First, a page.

You know I miss Vic Tokai. They were never as mainstream as Capcom, Konami, or Sunsoft but they published many quirky and otherwise excellent little gems like Clash at Demonhead and Golgo 13. Granted the video game division was only a small part of a much larger conglomerate but their presence is missed. One of their first SNES releases was Imperium, a shooter that came and went with little fanfare. The question is why?
In the year 2027 a planet sized space fortress named Zektron attacks the Earth with its alien forces. With much of the planet in ruins a small military group manages to create a lone mech suit named Imperium in order to save humanity. The goal: to destroy Zektron and the forces occupying Earth.
I thought for sure Imperium was part of the Aleste/M.U.S.H.A series. They both share similar mech designs and protagonists. In looking up the Japanese version I found this wasn’t the case but did note that there are a significant number of differences between the two versions. Some of these changes are for the better while others were unnecessary, not that they ruin the game.
Imperium’s arsenal of weapons is small in number but make up for it in power. All 4 weapons, the standard Vulcan shot, Wave beam, the Laser, and the reverse star all have unique sensibilities. The Wave beam covers a wide range of the screen, the laser passes through enemies and objects, and the star fires in the opposite direction you are moving. Rather than a score counter you gain experience that levels up your weapons and makes their firepower even more distinctive. A level 3 wave beam splits and covers a good two-thirds of the screen while the Vulcan will also fire behind you.
All of this firepower in conjunction with your life bar will get a thorough workout. This is one of the more fast paced shooters on the SNES and the screen will fill with projectiles continuously. Weapon switching becomes mandatory for survival as some are more suited for particular enemy types. The enemies come from all corners, some at the drop of a dime, meaning you’ll need the reflexes of a cat to survive. Unfortunately the game’s speed and manic craziness bog the system down and causes rampant slowdown. When all of your weapons are at their max level the game will even slowdown during boss fights.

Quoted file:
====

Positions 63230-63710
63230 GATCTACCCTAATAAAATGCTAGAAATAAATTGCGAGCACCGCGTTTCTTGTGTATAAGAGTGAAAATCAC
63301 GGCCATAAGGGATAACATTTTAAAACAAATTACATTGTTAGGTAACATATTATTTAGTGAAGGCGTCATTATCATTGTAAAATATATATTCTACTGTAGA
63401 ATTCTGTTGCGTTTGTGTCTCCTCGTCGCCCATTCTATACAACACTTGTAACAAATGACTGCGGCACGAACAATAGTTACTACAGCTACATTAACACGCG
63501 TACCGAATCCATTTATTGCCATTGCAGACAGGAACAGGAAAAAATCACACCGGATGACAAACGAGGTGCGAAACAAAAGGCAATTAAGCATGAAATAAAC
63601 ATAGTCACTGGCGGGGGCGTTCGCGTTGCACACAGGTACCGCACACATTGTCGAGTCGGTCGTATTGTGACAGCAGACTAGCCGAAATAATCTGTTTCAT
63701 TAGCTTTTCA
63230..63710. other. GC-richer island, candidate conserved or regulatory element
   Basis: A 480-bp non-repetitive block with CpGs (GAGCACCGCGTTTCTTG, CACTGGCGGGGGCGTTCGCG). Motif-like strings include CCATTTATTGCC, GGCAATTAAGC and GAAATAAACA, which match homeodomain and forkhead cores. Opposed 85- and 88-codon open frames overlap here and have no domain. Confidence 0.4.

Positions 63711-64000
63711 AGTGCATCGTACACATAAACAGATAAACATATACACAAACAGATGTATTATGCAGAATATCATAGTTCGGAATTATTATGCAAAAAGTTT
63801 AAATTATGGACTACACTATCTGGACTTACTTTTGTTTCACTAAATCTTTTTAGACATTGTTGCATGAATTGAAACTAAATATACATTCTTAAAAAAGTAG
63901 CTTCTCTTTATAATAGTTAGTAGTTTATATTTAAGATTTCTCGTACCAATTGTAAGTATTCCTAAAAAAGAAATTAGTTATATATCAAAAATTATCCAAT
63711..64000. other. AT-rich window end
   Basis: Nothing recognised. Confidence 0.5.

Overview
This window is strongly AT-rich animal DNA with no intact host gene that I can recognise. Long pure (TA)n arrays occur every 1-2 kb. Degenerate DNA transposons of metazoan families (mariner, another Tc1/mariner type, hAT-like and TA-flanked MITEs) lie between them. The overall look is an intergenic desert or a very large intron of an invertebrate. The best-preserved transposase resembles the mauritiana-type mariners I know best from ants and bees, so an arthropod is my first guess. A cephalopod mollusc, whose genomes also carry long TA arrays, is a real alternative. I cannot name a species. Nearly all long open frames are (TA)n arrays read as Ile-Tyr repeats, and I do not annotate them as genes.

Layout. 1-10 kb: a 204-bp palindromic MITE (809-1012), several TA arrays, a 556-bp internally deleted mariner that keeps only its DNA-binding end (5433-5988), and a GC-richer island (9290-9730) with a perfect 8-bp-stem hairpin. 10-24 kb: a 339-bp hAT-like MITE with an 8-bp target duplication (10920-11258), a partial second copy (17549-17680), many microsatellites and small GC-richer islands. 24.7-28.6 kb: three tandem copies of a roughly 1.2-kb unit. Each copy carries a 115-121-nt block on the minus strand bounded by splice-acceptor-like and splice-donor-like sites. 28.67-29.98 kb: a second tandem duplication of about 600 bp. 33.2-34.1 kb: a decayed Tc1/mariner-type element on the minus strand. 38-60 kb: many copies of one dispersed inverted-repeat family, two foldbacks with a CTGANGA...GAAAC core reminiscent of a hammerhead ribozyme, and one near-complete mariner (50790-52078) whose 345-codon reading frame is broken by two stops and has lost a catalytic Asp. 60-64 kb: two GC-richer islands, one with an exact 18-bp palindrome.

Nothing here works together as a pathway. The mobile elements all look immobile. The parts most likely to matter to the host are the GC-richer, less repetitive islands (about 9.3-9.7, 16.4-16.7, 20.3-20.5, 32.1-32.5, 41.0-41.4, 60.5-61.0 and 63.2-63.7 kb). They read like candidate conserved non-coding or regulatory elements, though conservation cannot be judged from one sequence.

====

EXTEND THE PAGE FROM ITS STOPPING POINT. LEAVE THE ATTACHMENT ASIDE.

Speaking of the boss battles, the game’s six levels all feature monstrous mid and end level bosses. The numerous bosses are excellently designed with unpredictable patterns. Some of the bosses wouldn’t look out of place in an episode of Gundam which is a compliment. Some of these bastards are surprisingly mobile despite their size and will really test your shmup skills. Unfortunately these fights are where slowdown is most likely to occur and considering the game’s already steep challenge dying due to the game’s technical deficiency sucks.
The odds are heavily stacked against you from the onset. Although you have a five hit life bar it gets drained quickly. The only way to replenish life is to level up which doesn’t happen often. Even worse, taking hits carries an even steeper penalty. Any weapon equipped when you are hit is downgraded one level and during boss fights this is virtually impossible. You have one life and 4 continues to beat the game and trust me, that ain’t happening in one afternoon. There is some small incentive to try and finish the game on higher difficulty settings in the form of a longer ending but good luck with that one.
There are some notable differences between Imperium and its Japanese version, Kidou Soukou Dion. The Wave beam was added in place of the homing laser, a change that I have mixed feelings about. While the wave beam does cover a large amount of screen real estate it’s also the cause of a lot of the game’s slowdown. Enemy placement is different in the two games, with some exclusive to each version. Kidou Soukou Dion has better graphics due to the removal of a lot of the background objects that simulated the depth, leaving many of Imperium’s stages flat and uninteresting. It’s nothing so significant that you should go seeking out Kidou Soukou Dion but is worth mentioning.
Imperium is a decent game that was overlooked at release and in some respects I understand why. The challenge is pretty steep and there are far better shmups on the SNES, meaning only the most die hard fans of the genre need apply.